About the Fancy Color Diamond Index:
The Index is a first of its kind tracker of changes in the market prices of yellow, pink and blue fancy color diamonds, the three most commonly traded fancy color diamond categories (a market price is a wholesale transaction taking place in one or more of the global diamond trading centers).
The Index is a composite representation of changes in price points gathered since 2005, based on a statistically significant sample size. It offers insight into variations in the appreciation of diamonds of different colors and sizes.
The Fancy Color Research Foundation oversees proprietary prevalence and pricing data aggregation and production of the index. A third party New York-based audit firm reviews the development of The Index from the various data points gathered.
The Index can be used to understand and track the historical price behavior of different rare fancy color diamonds.
By Logan Sachon, Social Media Journalist
Will rare pink diamond auction sparkle for investors?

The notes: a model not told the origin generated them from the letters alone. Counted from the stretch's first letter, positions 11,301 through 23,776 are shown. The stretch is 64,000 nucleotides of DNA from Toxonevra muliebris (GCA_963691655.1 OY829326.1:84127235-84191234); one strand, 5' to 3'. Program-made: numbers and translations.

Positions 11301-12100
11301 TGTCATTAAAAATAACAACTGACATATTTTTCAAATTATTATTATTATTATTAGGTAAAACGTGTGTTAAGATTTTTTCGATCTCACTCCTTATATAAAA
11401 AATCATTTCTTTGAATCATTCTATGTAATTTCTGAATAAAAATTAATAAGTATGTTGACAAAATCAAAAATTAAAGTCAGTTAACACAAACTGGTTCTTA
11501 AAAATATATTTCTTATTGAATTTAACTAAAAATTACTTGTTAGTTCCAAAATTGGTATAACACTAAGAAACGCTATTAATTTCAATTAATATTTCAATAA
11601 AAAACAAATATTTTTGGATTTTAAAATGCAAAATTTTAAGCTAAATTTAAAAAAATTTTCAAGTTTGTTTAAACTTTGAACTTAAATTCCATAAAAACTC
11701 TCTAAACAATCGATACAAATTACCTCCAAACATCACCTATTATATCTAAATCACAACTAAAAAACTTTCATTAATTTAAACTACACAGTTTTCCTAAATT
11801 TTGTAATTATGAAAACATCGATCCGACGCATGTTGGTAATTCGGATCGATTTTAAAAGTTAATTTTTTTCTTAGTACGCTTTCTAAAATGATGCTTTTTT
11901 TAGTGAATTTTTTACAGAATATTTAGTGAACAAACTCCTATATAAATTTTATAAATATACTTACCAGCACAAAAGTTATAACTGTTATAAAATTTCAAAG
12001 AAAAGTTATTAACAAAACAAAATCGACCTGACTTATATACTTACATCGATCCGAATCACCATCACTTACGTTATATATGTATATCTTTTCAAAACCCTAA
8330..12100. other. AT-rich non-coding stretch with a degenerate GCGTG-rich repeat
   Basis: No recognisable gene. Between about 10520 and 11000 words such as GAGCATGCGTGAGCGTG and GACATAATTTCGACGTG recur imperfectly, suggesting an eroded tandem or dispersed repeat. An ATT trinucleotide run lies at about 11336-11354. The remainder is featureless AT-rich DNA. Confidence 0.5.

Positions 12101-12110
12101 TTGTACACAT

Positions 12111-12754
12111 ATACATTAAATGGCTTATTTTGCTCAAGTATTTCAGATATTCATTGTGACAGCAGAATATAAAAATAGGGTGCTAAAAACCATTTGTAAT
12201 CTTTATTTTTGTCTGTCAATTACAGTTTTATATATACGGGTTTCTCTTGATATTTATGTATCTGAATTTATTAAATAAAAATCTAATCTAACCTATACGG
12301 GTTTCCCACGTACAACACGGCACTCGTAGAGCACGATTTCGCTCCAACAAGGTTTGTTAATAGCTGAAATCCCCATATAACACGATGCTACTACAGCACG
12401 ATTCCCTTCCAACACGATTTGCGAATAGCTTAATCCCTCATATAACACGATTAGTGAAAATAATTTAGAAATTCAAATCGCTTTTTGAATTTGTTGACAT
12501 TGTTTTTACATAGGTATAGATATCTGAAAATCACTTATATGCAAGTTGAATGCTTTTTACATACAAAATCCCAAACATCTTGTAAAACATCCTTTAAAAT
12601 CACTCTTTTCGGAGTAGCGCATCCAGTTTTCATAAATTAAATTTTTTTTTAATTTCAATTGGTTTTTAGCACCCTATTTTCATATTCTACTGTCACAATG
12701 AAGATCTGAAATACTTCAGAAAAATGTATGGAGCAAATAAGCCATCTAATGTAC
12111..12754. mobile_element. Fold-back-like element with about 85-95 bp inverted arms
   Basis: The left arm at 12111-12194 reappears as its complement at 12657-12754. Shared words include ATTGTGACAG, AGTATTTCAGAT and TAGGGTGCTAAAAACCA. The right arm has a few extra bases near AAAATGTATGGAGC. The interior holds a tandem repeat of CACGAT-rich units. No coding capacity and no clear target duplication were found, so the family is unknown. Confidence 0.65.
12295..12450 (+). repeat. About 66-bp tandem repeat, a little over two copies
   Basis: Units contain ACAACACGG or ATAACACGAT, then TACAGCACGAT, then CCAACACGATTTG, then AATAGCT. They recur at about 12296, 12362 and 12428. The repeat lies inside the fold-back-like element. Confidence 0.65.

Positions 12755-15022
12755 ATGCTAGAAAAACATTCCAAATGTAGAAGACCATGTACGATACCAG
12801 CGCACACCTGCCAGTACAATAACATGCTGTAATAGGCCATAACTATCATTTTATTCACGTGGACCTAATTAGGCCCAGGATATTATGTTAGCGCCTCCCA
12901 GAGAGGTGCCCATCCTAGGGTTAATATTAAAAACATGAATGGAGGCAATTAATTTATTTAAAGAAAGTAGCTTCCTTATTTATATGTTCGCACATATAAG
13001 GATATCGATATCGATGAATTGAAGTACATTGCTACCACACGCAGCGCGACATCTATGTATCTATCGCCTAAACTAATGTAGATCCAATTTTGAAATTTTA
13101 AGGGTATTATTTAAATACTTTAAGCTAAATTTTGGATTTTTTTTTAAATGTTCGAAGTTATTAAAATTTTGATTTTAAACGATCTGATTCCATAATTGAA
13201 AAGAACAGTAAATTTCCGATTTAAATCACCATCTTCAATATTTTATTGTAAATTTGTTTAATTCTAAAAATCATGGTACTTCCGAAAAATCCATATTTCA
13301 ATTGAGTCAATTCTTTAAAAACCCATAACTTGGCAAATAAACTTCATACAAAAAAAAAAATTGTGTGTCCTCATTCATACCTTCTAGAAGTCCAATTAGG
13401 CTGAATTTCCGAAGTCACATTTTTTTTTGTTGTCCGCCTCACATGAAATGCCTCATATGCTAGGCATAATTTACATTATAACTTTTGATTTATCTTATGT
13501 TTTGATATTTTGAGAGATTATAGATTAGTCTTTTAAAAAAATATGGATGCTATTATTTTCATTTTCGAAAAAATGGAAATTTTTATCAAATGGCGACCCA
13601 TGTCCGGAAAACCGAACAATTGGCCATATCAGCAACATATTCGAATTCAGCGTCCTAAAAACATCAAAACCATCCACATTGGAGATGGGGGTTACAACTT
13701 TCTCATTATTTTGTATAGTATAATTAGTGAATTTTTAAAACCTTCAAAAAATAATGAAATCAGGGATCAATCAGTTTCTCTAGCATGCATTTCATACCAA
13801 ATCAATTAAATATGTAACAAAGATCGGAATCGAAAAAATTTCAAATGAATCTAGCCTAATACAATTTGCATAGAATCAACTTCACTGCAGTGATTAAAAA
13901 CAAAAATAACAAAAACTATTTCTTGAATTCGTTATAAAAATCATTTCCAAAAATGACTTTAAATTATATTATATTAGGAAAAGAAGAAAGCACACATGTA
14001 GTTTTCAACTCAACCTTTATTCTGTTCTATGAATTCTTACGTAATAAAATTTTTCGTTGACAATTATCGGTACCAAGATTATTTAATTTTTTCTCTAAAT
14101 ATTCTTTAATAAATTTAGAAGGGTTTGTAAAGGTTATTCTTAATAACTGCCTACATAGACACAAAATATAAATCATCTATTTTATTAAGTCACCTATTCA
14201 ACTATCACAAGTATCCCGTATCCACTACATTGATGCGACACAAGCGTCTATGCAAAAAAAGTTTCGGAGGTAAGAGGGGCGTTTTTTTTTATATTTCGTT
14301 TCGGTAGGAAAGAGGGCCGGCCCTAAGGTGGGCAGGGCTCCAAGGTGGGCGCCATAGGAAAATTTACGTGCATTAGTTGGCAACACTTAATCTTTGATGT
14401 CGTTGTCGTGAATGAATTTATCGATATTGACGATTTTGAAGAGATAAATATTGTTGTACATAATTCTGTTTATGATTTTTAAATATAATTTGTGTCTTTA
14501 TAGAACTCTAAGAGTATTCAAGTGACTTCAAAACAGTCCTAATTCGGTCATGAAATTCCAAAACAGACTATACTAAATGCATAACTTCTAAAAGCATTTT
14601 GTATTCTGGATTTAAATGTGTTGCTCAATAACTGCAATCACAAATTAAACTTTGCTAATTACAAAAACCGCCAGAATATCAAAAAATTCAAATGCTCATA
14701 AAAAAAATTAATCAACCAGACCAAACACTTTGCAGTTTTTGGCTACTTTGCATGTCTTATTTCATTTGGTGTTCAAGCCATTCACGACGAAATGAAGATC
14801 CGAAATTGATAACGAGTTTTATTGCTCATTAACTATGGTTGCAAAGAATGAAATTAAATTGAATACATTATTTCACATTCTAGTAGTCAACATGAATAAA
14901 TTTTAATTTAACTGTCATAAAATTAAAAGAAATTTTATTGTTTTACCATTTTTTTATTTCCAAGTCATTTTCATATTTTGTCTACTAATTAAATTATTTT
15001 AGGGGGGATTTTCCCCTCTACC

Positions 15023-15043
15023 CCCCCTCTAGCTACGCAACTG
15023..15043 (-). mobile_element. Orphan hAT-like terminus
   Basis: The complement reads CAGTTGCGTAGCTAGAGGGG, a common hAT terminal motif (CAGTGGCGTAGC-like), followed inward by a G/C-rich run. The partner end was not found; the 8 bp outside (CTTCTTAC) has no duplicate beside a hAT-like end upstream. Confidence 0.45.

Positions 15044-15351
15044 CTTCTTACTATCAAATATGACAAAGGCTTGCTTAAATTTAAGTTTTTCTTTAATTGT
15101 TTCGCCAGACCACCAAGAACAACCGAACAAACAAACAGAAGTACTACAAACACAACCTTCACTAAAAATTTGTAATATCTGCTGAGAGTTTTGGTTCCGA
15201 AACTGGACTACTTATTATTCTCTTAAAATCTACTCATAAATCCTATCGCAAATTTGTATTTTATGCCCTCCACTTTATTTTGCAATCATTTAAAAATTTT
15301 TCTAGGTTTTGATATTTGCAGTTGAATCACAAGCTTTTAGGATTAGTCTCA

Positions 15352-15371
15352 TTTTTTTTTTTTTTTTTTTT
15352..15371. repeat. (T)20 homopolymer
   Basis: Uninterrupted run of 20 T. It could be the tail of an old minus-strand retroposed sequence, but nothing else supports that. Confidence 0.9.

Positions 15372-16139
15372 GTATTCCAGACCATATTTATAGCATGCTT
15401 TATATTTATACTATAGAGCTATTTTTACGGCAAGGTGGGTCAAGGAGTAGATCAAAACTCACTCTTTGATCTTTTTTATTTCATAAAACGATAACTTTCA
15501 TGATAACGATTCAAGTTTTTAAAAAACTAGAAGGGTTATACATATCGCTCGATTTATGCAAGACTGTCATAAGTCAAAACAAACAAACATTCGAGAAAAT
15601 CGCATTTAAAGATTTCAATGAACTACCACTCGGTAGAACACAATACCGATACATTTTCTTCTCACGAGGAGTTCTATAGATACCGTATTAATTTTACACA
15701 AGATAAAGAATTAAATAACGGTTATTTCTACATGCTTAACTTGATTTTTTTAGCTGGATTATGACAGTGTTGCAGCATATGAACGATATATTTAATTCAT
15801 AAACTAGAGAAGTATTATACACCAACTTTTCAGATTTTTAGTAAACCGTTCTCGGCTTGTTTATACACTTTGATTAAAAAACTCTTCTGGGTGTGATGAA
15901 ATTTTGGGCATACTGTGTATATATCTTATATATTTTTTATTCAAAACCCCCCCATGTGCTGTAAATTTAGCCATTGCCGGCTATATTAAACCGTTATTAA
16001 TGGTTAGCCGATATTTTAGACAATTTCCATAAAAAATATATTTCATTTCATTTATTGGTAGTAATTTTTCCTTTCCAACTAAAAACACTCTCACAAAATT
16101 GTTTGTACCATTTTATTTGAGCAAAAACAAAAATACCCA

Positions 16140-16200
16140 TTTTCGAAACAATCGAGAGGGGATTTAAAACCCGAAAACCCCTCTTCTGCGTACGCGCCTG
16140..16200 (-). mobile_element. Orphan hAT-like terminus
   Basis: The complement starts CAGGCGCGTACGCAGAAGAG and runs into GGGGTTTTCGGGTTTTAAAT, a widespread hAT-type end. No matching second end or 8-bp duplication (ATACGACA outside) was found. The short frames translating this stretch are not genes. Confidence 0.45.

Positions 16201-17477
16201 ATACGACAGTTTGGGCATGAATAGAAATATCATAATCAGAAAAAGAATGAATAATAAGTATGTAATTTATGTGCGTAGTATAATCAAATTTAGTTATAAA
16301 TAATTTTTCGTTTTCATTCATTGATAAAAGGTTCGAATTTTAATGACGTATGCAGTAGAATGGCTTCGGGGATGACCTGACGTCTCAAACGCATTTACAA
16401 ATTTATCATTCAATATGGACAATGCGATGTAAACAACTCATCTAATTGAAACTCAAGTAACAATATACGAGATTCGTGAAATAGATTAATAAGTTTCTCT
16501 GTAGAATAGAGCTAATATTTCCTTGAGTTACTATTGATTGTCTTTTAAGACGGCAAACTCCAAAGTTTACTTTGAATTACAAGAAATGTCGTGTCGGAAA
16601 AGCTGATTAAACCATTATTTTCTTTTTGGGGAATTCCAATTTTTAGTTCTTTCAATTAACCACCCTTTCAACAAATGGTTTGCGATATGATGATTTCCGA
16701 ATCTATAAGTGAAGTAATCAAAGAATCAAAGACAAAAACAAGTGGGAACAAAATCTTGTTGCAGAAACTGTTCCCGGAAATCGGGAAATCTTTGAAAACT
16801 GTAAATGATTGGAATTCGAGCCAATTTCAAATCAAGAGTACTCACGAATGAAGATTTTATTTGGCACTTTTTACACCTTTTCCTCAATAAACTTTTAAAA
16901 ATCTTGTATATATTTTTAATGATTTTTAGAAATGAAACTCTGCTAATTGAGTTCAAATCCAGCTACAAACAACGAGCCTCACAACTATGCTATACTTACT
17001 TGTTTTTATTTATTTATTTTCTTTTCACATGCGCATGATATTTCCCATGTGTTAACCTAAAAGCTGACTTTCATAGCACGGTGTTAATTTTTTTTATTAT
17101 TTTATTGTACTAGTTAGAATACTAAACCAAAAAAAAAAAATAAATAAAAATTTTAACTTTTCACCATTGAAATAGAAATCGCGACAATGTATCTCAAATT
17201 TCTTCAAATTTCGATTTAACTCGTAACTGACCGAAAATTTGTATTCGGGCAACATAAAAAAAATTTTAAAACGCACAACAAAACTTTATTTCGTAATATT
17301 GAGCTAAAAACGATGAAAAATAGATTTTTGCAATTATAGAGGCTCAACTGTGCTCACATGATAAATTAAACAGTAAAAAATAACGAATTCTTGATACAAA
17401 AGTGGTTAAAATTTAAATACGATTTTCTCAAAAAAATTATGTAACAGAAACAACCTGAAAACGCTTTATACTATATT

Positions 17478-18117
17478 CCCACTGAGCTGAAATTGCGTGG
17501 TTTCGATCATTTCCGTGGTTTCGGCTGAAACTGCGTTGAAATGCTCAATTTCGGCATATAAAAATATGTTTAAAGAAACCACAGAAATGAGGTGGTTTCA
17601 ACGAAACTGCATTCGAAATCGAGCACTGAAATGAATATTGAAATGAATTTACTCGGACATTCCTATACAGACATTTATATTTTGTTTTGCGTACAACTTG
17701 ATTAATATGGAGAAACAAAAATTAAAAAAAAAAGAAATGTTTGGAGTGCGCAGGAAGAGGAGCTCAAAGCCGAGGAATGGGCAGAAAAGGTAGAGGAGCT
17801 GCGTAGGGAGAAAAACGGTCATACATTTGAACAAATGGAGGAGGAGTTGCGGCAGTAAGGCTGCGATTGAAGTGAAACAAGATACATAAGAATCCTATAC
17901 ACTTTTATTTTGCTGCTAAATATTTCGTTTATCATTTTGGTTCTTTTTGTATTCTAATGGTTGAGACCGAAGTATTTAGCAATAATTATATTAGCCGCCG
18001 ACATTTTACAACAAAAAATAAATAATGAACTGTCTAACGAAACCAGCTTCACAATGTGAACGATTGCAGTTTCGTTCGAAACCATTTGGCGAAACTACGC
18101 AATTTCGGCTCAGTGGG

Pink diamond tender comes as wealthy Asian buyers spur rise in the precious stonesRio Tinto, the world's second-largest mining company, has launched its latest rare pink diamond auction in Australia as prices for the most sought after of precious gems stones are expected to surge. The 2014 Argyle Pink Diamonds Tender collection which is going under the hammer comprises 55 diamonds, including 51 pink and purplish red diamonds and four Fancy Red diamonds.Only 13 Fancy Red diamonds have been included in the annual tender in the last 30 years.Diamonds are becoming an increasingly rare item as fewer mines remain in operation and new discoveries dwindle. According to Petra Diamonds there are only around 30 operational diamond mines still working around the world. De Beers estimates there is only a 1pc chance of finding a profitable diamond mine.Rio Tinto controls the market for pink diamonds from the Argyle mine in Australia. Around 65pc of the world's diamond supplies come from the Cullinan mine in South Africa. Jean-Marc Lieberherr, Rio Tinto Diamonds managing director said: "Decades ago, no one would have believed that Australia held the secret of diamonds, let alone virtually the world's entire source of rare pink and red diamonds."The pinnacle of the production from Rio Tinto's Argyle mine, the annual pink tender diamonds are now celebrated internationally as amongst the rarest and most valuable diamonds in the world. We have seen and continue to see sustained demand and price growth for Argyle pink diamonds." Investors have until October 8 to submit bids for the diamonds, which will be showcased in New York, Sydney, Perth and Hong Kong.According to Rio Tinto, the market for pink diamonds is quite separate to white diamonds, and due to their rarity, pink diamonds typically command prices far in excess of white diamonds. The world's biggest certified diamond is the 3,106-carat Cullinan, found at the mine near Pretoria in 1905. It was cut to form the Great Star of Africa and the Lesser Star of Africa, set in the Crown Jewels of Britain. However, most of the new demand for diamonds is now coming from the Asian market.In 2000, the whole of Asia made up 8pc of global diamond jewellery sales, while in 2012 China and Hong Kong alone made up 13pc, with the expectation that this will rise to 18pc by 2017. Bain's 2013 diamond report found that the stones have strong spiritual resonance in China, where diamonds are associated with eternity and high status. And the country's affluent middle class is predicted to grow by 60pc, or 200m, to a total of more than 500m over the next six years..